Watercolor is a fantastic medium for art students. Aside from it being easily available to source, it's easy for students to learn about color mixing and paint application using watercolor.
Pay attention to our tips below and make sure to bring these learnings in your art classes! Or better yet, share them with your friends and classmates!
Start with soft synthetic brushes. These are easily available in bookstores and are less expensive than the ideal soft brushes for watercolor made of sable.
Experiment on the shape and size of the brush you will use too as these are purely personal preferences. Although there are tons of shapes and sizes you can choose from, make sure you have at least two large flat brushes for laying a wash and at least two small ones for making fine details on your work.
300-pound paper is by far the thickest watercolor paper and can absorb water without the frustrating buckling. 140-pound paper is commonly used by students and artists, but it can be easily stretched to adjust to your painting style and the amount of water you are using. 90-pound paper is way too thin for watercolor, but is a great size for watercolor painting practice.
When shopping for your watercolor paper, always check for absorbency and the weight. It can be a frustrating process to see your art warping or drying unevenly when the wrong paper is used.
Extra tip: Make sure there are plenty of space in between the colors you are mixing so it won't bleed into one another.
Scratch papers will allow you to test out your colors first before applying them on your watercolor paper. Make sure to let your test colors dry first on the paper to gauge if it is a fit to the shade you have in mind or not.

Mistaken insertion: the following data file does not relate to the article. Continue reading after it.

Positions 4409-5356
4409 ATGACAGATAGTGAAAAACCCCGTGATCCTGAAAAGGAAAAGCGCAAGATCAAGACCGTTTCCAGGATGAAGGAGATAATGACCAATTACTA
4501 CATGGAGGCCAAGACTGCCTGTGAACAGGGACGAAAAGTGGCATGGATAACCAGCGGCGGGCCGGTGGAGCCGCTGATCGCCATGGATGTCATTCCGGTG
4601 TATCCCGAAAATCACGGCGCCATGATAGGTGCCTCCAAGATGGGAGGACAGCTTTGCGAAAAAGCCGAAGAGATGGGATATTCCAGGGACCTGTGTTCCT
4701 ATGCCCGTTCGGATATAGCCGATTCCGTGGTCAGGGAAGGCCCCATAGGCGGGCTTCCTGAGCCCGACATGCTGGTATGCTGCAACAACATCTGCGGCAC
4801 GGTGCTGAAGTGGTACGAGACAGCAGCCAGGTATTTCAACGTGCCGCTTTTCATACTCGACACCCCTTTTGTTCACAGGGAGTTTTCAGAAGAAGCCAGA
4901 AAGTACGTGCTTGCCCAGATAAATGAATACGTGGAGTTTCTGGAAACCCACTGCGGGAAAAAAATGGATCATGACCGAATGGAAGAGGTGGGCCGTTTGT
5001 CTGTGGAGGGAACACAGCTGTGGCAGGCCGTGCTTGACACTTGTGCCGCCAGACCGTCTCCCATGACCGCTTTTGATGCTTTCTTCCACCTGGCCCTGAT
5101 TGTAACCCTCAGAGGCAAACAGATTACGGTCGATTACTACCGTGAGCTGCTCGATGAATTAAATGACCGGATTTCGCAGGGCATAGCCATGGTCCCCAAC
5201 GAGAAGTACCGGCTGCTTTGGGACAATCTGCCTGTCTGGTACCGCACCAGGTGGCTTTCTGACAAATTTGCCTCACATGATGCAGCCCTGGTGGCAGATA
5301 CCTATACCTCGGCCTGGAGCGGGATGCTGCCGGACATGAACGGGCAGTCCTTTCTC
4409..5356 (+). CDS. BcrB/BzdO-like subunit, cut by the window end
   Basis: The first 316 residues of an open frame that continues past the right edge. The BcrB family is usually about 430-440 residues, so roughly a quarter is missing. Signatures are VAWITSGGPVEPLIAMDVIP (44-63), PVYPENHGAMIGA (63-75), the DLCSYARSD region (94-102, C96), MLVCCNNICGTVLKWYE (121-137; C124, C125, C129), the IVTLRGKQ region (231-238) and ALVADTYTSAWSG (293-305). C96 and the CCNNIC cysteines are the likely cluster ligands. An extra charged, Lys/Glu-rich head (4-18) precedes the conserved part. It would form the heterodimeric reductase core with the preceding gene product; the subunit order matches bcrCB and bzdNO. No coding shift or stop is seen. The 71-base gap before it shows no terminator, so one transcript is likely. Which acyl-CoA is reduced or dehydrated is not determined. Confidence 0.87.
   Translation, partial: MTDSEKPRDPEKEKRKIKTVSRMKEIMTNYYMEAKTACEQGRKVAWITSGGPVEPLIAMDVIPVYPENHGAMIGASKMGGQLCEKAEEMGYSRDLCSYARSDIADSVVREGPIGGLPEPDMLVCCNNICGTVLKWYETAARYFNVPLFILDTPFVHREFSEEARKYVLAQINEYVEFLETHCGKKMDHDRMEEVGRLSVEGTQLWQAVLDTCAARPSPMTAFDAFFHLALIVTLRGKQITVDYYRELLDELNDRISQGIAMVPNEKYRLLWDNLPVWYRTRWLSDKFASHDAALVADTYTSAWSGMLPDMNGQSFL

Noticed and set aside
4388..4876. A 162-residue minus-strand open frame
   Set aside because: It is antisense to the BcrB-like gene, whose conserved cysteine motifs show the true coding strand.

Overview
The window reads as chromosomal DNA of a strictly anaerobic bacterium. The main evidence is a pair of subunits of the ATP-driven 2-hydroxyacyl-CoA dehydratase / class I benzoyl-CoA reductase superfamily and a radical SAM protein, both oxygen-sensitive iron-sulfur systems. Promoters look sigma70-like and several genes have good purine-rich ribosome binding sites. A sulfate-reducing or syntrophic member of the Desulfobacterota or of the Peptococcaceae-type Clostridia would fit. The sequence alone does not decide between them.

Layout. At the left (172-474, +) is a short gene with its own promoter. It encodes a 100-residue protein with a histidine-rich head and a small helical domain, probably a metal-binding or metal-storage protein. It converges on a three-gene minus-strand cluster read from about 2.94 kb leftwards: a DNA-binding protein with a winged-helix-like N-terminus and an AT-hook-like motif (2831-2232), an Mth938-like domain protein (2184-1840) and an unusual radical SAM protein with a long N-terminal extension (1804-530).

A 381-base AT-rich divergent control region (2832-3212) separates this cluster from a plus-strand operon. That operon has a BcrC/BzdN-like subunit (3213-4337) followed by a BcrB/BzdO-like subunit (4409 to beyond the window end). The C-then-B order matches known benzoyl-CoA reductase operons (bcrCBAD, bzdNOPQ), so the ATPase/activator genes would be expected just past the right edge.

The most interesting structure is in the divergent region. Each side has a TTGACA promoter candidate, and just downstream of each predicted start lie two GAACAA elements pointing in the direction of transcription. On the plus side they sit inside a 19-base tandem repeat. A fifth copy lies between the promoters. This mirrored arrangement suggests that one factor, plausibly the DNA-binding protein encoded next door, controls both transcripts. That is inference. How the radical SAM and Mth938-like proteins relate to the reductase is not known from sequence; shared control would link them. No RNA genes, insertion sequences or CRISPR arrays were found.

And beyond visualizing what your artwork is going to look like, work from a sketch first. You can create a sketch with ghostly strokes of your pencil. This way, you can still manage to paint directly on top of the outlines. Watercolor is translucent so you can be sure it can hide your light pencil marks.
Make sure everything is set up before starting. Assemble your watercolor paper, brushes, pencil, palette, paint set, water for cleaning, towel for drying the brush and your scratch papers.
Another tip of advice too is to always mix paint more than you think you will need. Especially in an art class where a teacher is there to tell you where you need to apply some touchups, it can be challenging to try and replicate the exact color combination you previously made.
Use it to block out areas on your paper that you don't want to be painted on. Simply apply your wash and allow it to dry before rubbing it off gently from your paper. Don't let your worries and mistakes ruin your water-coloring experience!
Learn the beautiful art of water-coloring here at our art studios located in Marikina or 500 Shaw Zentrum! Check out our rates and schedules of art classes and get in touch with Teacher Aubrey directly for inquiries at 0917-8784766. Learn more about the Art Smart Program too at this page.